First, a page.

(Revised July 2010) Items marked DOWNLOAD PDF can be downloaded to your desktop.


“Future Search.” With Sandra Janoff. Chap. 4 in Improving Performance in the Workplace. Volume 2: Selecting and Implementing Performance Interventions, edited by Ryan Watkins and Doug Leigh. San Francisco: Pfeiffer/John Wiley, 2010.

“Large Group Methods: A Shopper’s Guide,” ASTD Handbook for Learning Professionals. Elaine Biech, ed. Chapter 2,  pp, 333-346. Alexandria, VA: ASTD Press, 2010.

“Let People Be Responsible.” With Sandra Janoff. Consulting Today, special issue on “Fresh Approaches to Facilitation,” pp. 2-6, 2008. Available on-line –  (Adapted from Chapter 4, Don’t Just Do Something, Stand There!)

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“Techniques to Match Our Values” – An address to the Organization Design Forum, San Francisco, April 2005, revised for the Future Search Network Learning Exchange, Derry, Northern Ireland, June 2005. A short history of the way values-based consulting methods are always at risk of being reduced to the mindless repetition of techniques.

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“Facilitating the Whole System in the Room: A Theory, Philosophy, and Practice for Managing Conflicting Agendas, Diverse Needs, and Polarized Views.” With Sandra Janoff. Chapter 15 in The IAF Handbook of Group Facilitation, edited by Sandy Schuman, Jossey-Bass, A Wiley Imprint, 2005. This article describes the rationale and practice behind the popular seminar: Facilitating the Whole System in the Room. See for details.

“Faster, Shorter, Cheaper May Be Simple; It’s Never Easy.” With Sandra Janoff. The Journal of Applied Behavioral Science, Volume 41, Number 1, March 2005. pp.70-82. Describes a redesign of a global distribution system for IKEA, the Swedish furniture retailer. “In 18 hours the plan was developed and signed off on by the company president and key people from all affected functions, with support from several suppliers and customers.”

“Requiem for Bethlehem: The Company Went Broke–The Learning Was Priceless,” Performance Improvement, Volume 43, Number 5, May-June 2004, pp. 7-12. This was one of the cases I revisited in some depth for my 2004 book. It describes some years of work by my erstwhile consulting firm, Block Petrella Weisbord, to help a major American steel company overcome the excesses of “Taylorism,” the application from 1898 to 1901 of scientific management to steel making. “I identified with Taylor, the first consulting engineer because I had once followed in his footsteps. From 1981 to 1983 I consulted with the Bethlehem Steel Corporation on labor-management, quality, and productivity concerns.” The project was instigated by the late Ben Scribner, a former engineer and operations researcher turned behavioral scientist. BPW closed up shop in 1996. Bethlehem lasted a few years longer, its dwindling assets sold in 2003 to International Steel Group.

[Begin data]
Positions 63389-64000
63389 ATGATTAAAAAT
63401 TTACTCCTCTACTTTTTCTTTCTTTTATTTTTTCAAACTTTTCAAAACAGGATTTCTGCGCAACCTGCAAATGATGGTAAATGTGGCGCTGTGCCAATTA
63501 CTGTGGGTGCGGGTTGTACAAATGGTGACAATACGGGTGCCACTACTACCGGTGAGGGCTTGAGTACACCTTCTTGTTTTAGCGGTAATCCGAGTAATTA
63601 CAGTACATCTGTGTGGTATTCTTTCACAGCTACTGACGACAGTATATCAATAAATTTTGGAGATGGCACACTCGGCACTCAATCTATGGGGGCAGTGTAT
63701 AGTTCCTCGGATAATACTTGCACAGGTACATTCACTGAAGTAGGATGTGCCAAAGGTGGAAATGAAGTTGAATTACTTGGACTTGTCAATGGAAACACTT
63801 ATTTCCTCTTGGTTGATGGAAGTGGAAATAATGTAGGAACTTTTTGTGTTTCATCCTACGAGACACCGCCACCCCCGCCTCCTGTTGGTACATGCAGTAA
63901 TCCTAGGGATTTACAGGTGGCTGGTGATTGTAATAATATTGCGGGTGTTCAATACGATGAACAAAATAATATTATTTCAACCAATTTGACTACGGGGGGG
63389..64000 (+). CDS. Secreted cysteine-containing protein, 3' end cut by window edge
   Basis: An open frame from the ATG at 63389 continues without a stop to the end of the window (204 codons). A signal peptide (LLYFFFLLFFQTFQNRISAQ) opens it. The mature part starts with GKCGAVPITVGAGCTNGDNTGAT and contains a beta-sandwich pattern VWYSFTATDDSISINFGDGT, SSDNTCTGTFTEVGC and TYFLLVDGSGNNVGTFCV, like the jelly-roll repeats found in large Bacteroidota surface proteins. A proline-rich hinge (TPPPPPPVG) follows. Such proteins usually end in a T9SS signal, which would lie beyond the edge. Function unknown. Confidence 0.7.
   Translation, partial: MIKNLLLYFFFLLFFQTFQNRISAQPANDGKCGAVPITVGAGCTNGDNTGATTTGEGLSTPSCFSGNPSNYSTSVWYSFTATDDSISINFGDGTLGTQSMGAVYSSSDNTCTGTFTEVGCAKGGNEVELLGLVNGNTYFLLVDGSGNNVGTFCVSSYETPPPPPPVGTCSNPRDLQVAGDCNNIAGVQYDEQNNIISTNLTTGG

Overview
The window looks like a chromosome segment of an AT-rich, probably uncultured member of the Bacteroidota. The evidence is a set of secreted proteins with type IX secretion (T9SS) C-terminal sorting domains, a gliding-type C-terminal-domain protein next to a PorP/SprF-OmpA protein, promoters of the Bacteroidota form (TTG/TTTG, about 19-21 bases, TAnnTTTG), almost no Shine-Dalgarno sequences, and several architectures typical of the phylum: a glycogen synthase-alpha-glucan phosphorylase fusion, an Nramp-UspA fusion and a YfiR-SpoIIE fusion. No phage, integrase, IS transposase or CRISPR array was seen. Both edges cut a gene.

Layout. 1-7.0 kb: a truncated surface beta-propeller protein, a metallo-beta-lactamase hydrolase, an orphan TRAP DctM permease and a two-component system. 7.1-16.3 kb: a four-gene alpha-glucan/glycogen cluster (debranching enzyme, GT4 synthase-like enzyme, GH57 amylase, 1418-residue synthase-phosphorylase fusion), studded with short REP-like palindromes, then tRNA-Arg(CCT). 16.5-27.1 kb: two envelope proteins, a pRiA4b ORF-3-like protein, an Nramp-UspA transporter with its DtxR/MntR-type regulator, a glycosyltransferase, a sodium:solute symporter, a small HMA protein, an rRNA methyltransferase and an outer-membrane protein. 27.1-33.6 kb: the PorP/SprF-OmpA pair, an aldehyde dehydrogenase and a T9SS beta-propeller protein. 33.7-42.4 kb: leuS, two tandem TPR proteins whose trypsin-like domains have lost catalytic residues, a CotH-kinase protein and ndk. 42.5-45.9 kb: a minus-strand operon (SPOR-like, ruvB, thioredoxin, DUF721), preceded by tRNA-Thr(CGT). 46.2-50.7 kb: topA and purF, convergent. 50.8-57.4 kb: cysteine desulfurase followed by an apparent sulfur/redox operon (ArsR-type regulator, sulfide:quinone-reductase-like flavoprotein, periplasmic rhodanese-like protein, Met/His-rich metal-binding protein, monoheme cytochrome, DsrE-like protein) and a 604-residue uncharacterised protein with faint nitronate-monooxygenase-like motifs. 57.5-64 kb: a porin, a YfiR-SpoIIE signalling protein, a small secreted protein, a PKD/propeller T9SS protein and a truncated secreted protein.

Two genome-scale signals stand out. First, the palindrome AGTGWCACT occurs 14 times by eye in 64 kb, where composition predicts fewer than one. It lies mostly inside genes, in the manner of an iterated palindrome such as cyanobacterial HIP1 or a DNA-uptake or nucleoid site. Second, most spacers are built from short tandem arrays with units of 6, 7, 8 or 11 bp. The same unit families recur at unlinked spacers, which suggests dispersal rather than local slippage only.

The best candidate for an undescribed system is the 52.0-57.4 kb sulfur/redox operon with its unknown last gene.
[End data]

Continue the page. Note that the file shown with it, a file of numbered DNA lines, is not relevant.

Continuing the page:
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“Eyewitness: Whose Resistance is This Anyway?” The OD Practitioner, Volume 36, Number 1, 2004. An account of my work with medical schools from 1969 to 1980, describing research, theory, and ultimately, a training program for primary care medical professionals that led to new insights (for me) into transfer of training. It also summarizes work I did on the differences between industrial and medical systems. This was adapted from Chapter 14 in Productive Workplaces Revisited.

Articles are arranged in three categories. Click to go directly to each section:

Future Search

Medical Systems

Theory & Practice in OD

Future Search

“Three Perspectives on Future Search: Meeting Design, Theory of Facilitating, Global Change Strategy” in Scandinavian Journal of Organizational Psychology, Volume 13, 2003.

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“Future Search: Finding & Acting on Common Ground” (Weisbord & Janoff, Chapter in Organisational Learning for All Seasons, edited by Prem Kumar, National Community Leadership Institute, 2003).

“Preparing for the Future Begins with Today’s Youth,” future search with 50 teenagers in a rural county in SW Michigan, USA. The youth conference followed a series of 8 sector-based future searches that had begun building a world-class, inclusive community in a county that had been bitterly racially divided, (Janoff, in FutureSearching, Issue #27, Fall, 2003.)

“Future Search: Finding and Acting on Common Ground,” how future search is being used in Northern Ireland to build the women’s sector, create an integrated economic development plan in County Fermanagh, throughout the Arts and Culture and Sustainable Environment sectors (Weisbord & Janoff in Nonprofit Quarterly, Vol.8, Issue 3, Fall 2001).